In our time traditions due to personal desire such as the dress can be altered in order to have more of a media ideal wedding (Wedding Customs). During Mexican weddings, family is a key part. Mr. and Mrs. Armas are a Mexican couple that have been married 19 years. Both with deep roots in Mexican culture have background and knowledge of a Mexican wedding. According to Mr. and Mrs. Armas, family orientation is strong enough due to the culture, family helps both financially and opinion-wise (Armas). The most important part to a Mexican style wedding would be the religious ceremony.
The amount of money that is invested for the ceremony would be around 800-3000 dollars, since all the traditions that are required must be met through. A traditions such as the arras, symbolize how the man will be supporting his wife throughout her life with him. This simple and yet pricey traditions can cost around 300 dollars if money was spent wisely for a financially restricted couple, otherwise the sky is the limit. The attire for the bride would be a long white dress, symbolizing virginity and youth. The veil another important aspect of the brides’ attire was used to show her innocence and purity.
Then again the attire would depend on the different areas of Mexico. The reception would usually take place on a warm summer evening along with plenty of music and food. Food would be a Mexican delicacy called virria that would come along with beans, rice and tortillas. Once all of the guests have finished their food, mariachi music is played to the entertainment of all, usually cost around 300-500 dollars the hour. If the couple has money and wishes to invest in more music, the traditional would be to hire a banda, around 500-1000 dollars an hour.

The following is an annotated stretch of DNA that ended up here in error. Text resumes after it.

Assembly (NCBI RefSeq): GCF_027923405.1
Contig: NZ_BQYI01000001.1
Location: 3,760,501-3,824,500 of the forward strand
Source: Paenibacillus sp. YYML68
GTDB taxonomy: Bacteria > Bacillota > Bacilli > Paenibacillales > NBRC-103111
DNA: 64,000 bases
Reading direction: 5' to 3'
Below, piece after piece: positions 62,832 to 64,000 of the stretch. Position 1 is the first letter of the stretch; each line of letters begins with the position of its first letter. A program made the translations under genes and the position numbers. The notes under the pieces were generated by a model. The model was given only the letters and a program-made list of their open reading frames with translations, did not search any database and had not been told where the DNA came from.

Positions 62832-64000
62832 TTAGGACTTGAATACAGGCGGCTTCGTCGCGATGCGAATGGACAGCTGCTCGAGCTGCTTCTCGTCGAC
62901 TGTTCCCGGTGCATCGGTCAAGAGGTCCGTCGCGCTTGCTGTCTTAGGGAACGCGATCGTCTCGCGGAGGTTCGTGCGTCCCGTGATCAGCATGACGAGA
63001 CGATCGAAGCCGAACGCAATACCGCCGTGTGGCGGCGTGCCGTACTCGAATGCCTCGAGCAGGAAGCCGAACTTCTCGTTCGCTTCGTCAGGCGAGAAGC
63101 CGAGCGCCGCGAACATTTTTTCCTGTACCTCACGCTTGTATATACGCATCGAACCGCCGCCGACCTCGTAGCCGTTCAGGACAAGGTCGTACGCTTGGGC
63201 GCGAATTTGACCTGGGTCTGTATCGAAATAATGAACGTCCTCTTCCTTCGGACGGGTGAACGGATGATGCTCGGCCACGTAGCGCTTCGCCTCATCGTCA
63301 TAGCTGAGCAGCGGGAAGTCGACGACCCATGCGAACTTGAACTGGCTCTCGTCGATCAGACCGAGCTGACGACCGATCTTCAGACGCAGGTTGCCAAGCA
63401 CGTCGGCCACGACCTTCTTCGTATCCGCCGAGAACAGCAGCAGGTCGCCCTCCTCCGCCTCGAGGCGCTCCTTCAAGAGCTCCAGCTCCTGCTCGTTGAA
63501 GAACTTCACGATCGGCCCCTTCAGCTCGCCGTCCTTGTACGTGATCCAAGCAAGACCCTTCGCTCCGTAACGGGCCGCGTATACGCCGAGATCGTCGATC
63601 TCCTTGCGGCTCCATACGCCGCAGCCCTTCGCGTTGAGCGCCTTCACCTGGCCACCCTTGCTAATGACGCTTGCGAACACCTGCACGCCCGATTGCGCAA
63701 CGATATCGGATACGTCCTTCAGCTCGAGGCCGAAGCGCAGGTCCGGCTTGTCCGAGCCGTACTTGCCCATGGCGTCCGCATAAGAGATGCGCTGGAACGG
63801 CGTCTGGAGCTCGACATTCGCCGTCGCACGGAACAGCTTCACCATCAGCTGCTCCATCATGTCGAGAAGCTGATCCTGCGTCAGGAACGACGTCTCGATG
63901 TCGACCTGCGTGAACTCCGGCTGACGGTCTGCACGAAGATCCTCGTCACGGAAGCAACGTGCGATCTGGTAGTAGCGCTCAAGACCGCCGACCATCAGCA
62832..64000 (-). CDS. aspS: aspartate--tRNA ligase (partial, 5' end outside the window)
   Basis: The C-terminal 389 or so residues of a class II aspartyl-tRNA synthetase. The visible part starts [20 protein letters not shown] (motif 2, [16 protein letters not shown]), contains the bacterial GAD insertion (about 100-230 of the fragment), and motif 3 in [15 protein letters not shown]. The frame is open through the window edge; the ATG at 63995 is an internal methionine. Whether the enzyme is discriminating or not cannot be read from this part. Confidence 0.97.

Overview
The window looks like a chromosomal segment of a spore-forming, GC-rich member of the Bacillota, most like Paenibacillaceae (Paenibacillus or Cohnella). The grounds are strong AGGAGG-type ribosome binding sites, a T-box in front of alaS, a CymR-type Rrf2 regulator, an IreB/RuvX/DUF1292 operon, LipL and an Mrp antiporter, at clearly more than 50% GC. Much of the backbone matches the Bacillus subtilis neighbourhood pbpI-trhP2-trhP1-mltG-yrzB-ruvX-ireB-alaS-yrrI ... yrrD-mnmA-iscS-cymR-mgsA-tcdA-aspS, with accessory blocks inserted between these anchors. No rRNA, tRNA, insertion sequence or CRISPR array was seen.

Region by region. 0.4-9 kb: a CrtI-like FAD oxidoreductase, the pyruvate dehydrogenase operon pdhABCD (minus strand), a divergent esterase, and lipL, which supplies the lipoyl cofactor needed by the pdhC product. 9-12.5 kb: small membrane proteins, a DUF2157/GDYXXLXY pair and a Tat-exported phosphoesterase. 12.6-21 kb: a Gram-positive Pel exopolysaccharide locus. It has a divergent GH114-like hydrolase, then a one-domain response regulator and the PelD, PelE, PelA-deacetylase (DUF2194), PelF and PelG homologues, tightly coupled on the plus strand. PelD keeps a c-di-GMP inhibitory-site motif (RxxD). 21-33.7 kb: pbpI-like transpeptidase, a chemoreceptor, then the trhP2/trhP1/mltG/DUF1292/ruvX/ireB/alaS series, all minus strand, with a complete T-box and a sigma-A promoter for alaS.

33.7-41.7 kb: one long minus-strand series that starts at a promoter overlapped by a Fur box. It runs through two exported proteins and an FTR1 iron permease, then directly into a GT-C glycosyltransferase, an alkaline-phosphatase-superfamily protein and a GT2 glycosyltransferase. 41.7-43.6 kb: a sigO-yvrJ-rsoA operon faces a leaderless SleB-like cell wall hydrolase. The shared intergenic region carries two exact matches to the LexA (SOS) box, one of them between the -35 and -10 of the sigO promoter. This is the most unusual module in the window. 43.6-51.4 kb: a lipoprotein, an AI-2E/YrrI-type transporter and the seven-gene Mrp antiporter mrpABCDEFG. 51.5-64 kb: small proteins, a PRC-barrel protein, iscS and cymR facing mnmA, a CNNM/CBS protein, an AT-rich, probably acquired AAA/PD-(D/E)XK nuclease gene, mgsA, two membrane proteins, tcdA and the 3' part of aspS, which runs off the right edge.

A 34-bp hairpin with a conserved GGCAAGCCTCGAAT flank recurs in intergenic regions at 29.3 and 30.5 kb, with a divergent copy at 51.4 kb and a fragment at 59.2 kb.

Of course, one of the most traditional and must haves in a wedding and in the ceremony are madrinas. The Mexican people prefer to have madrinas and padrinos, or godparents, for their wedding instead of a best man or maid of honor. This act comes back from the time when brides were used as a type of property and the godparents would make sure to oversee the marriage and that the agreement was proper. These traditions mixed in with people’s financial stability and personal desire show how culture and tradition reflect their lives and how they try to incorporate it.
When planning a wedding with one or more cultures being involved, the stress and options are more intense. In the case of Rauly Berrios, growing up with and Cuban mother and a Puerto Rican, and her spouse Sergio Maldonado, growing up with Mexican-Jewish roots, the four extremely different cultures and traditions would all have to be somehow represented in the wedding ceremony and reception. Choosing a venue that was a hotel for the main event was one of the easiest decisions for the Berrios. Her roots of being a Cuban influenced her dress; this meant dramatic ruffles and extreme shaping of the body for her dress.